std::allocator<Ball*> ball_ptr_allocator;
  std::allocator<Ball> ball_allocator;

  Ball ** ptr = ball_ptr_allocator.allocate(10);

  for (size_t x=0; x<10; ++x)
    ptr[x] = ball_allocator.allocate(10);
    for (size_t y=0; y<10; ++y)
      ball_allocator.construct(&ptr[x][y], ID, RL*(float)x, RL*(float)y);
      // if you do not have access to C++11 use this:
      // ball_allocator.construct(&ptr[x][y], Ball(ID, RL*(float)x, RL*(float)y));

Note several issues here:

  • I'd generally suggest to use unsigned types for sizes (like size_t for example).

  • If you make the allocator a member you can access is in the destructor etc. to deallocate stuff again. std::allocator<Ball> m_ballAlloc;

  • You have to (somehow) keep track of the constructed elements and allocated memory. If one of the constructions will throw an exception you should be able to clean up the constructed elements and deallocate the allocated memory.

For the deallocation tracking you can go with an additional loop in your allocParticles

for(size_t x = 0; x<xPart; x++) ballArray[x] = nullptr;

Now you know that every ballArray[i] that is not a nullptr needs to be deallocated.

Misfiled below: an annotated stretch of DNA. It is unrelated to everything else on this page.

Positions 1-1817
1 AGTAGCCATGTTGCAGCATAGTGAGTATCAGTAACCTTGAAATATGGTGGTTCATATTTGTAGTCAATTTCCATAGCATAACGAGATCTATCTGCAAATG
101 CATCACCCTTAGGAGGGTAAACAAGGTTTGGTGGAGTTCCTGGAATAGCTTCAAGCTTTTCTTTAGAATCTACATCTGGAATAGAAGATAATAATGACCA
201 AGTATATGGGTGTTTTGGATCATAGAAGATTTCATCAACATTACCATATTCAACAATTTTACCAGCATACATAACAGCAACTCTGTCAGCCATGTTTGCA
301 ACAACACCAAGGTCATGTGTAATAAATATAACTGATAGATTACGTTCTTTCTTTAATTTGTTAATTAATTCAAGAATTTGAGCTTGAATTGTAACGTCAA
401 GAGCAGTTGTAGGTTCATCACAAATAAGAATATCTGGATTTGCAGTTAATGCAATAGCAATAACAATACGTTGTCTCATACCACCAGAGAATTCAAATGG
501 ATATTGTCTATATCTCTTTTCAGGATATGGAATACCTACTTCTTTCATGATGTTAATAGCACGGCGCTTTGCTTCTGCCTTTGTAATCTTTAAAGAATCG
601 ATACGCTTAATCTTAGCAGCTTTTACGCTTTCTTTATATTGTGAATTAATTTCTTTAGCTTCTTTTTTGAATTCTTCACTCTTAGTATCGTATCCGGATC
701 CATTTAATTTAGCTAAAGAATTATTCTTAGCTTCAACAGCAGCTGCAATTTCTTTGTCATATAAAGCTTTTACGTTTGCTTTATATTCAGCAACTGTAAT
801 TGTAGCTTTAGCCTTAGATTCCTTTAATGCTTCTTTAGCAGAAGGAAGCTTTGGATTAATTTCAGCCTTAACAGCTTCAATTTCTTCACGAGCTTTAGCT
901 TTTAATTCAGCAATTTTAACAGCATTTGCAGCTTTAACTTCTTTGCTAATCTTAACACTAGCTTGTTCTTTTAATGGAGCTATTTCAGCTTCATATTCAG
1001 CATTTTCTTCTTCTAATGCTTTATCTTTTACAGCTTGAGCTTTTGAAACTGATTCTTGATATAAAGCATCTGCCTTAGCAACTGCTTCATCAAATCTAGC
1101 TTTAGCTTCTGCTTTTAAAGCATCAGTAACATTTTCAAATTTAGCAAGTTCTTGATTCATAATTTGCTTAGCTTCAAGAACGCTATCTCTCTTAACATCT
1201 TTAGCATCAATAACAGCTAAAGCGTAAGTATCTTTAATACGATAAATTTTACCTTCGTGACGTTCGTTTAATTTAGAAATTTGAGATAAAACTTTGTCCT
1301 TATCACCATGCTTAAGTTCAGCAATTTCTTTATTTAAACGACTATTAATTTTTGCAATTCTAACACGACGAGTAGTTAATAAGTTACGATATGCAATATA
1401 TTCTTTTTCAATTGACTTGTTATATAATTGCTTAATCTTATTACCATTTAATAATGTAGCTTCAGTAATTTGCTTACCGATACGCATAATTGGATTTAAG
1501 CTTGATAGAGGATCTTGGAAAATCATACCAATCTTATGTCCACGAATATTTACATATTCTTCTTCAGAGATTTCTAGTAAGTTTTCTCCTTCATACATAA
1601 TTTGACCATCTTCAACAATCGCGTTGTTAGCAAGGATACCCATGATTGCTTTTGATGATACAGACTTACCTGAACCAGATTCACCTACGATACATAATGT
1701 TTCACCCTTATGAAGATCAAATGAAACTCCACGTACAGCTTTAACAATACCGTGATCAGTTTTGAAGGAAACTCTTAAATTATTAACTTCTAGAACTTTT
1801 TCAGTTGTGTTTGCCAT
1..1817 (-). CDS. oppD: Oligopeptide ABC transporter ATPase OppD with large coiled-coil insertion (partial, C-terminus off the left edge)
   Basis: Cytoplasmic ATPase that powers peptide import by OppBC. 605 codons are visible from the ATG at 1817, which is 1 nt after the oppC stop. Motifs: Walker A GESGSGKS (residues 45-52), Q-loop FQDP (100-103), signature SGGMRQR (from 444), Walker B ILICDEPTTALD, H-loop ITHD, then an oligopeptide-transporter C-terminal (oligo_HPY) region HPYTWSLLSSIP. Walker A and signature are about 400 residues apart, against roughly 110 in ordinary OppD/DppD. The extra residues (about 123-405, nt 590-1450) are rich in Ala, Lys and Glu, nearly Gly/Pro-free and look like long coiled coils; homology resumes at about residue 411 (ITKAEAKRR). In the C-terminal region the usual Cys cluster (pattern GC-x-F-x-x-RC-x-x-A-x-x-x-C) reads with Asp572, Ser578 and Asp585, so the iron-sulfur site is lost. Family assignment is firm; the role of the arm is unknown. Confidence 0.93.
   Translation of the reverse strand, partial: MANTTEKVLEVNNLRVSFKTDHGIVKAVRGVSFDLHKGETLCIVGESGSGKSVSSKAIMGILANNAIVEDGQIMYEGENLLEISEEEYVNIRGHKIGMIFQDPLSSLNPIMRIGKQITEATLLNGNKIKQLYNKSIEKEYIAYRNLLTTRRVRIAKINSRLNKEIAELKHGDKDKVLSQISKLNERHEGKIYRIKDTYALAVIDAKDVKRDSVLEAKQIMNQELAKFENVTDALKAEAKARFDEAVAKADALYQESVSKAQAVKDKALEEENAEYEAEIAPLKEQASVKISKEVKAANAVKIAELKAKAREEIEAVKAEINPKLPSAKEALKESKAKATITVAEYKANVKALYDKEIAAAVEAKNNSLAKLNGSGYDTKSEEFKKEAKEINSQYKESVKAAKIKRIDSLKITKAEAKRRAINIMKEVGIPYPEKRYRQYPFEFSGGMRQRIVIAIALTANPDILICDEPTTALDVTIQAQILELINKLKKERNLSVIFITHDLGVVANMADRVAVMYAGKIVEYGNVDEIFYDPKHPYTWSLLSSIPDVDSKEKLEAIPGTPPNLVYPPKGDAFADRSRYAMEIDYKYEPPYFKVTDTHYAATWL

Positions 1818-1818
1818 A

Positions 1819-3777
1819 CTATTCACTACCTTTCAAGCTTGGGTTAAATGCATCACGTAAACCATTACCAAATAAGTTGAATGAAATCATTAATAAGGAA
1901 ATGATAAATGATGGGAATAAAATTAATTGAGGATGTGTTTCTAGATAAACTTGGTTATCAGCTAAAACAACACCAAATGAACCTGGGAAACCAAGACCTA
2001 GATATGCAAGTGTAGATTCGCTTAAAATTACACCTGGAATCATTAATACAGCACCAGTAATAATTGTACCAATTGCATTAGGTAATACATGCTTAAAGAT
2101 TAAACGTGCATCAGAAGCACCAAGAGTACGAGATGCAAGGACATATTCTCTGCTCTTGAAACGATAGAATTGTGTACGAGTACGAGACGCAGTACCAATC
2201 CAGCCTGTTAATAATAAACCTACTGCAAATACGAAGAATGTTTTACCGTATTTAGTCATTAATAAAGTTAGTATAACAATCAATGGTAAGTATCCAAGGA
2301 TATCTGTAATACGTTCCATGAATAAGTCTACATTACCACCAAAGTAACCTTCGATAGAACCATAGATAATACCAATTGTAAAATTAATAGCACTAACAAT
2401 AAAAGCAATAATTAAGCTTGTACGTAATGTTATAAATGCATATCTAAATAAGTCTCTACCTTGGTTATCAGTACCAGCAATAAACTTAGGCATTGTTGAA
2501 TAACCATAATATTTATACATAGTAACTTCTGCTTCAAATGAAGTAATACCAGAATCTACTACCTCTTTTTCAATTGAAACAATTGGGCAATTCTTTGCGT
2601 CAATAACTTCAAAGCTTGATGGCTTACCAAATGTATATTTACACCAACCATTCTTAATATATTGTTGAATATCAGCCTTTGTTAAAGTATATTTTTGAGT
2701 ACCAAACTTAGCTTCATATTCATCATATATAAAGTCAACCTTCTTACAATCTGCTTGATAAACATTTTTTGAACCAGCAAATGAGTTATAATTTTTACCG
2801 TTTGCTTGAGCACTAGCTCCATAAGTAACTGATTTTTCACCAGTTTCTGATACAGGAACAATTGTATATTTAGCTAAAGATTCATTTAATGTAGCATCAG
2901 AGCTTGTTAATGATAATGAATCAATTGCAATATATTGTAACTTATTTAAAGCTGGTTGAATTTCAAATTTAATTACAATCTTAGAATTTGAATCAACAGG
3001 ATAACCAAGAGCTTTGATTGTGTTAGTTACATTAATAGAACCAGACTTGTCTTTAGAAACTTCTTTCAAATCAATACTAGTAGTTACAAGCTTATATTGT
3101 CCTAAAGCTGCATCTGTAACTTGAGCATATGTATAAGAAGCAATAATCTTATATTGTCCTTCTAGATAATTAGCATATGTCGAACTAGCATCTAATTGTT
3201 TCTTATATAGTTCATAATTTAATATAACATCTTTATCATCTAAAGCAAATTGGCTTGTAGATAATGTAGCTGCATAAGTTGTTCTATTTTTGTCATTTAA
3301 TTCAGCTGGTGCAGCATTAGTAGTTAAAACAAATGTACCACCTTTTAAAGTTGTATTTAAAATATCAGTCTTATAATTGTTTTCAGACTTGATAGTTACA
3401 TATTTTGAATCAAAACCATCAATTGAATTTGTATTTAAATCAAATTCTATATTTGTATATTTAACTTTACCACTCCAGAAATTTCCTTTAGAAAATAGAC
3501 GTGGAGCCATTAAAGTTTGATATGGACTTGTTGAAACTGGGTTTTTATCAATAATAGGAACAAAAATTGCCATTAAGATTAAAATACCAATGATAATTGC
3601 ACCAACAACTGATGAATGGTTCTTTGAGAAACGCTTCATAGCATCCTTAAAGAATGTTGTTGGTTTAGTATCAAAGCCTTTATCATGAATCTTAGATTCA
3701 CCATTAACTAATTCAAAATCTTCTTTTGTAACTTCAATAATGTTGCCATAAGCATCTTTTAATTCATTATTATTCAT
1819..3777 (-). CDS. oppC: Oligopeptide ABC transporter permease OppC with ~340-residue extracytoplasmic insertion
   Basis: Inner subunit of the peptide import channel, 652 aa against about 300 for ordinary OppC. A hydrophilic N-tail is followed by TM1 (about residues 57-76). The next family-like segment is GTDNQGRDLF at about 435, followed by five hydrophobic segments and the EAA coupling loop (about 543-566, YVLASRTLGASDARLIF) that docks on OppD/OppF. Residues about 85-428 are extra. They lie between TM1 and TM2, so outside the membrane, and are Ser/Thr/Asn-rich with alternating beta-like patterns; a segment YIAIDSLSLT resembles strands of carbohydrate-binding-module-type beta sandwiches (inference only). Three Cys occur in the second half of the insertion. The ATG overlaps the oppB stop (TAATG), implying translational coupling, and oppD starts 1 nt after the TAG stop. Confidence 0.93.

But you'll have to destroy your elements first. If you make your ID a member variable of the class you can use it to destroy constructed elements (since it's only incremented after element construction).

I wrote a destructor example with respect to ballArray destruction only, note that you'll may have to take care of other resources, too, if present.

~ParticleMatrix (void)
    // check this here and set ballArray to nullptr upon construction
    // of the ParticleMatrix
    if (ballArray != nullptr)
        // start to destroy the Balls
        size_t destroycounter(0U);
        for(size_t x = 0; x<xPart; x++)
            for(size_t y = 0; y<yPart; y++)
                if (destroycounter < ID) 
        // deallocate 2nd dimension arrays
        for(size_t x = 0; x<xPart; x++) 
            if (ballArray[x] != nullptr) m_ballAlloc.deallocate(ballArray[x], yPart);
        // deallocate first dimension
        delete [] ballArray;
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Thanks Pixelchemist. I did not know about allocate and deallocate. I will read up on them. –  user2030454 Jun 22 '13 at 13:48
excellent answer! –  Massa Jun 22 '13 at 14:26
@Massa Thanks but you hopefully didn't refer to its shortness, since thats unfortunatelly passé. But i felt like pointing out several additional issues. ;) –  Pixelchemist Jun 22 '13 at 14:51
No, I really appreciated the C++-ness of the solution. –  Massa Jun 22 '13 at 14:56

In C++, the operator new does not just allocate space for a variable, but also constructs it. If you don't have a default construtor Ball::Ball(), then you cannot construct each object in the array. There is no "just allocate space" in C++, in principle...

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Thanks Massa ! That's cleared up allot. –  user2030454 Jun 22 '13 at 13:45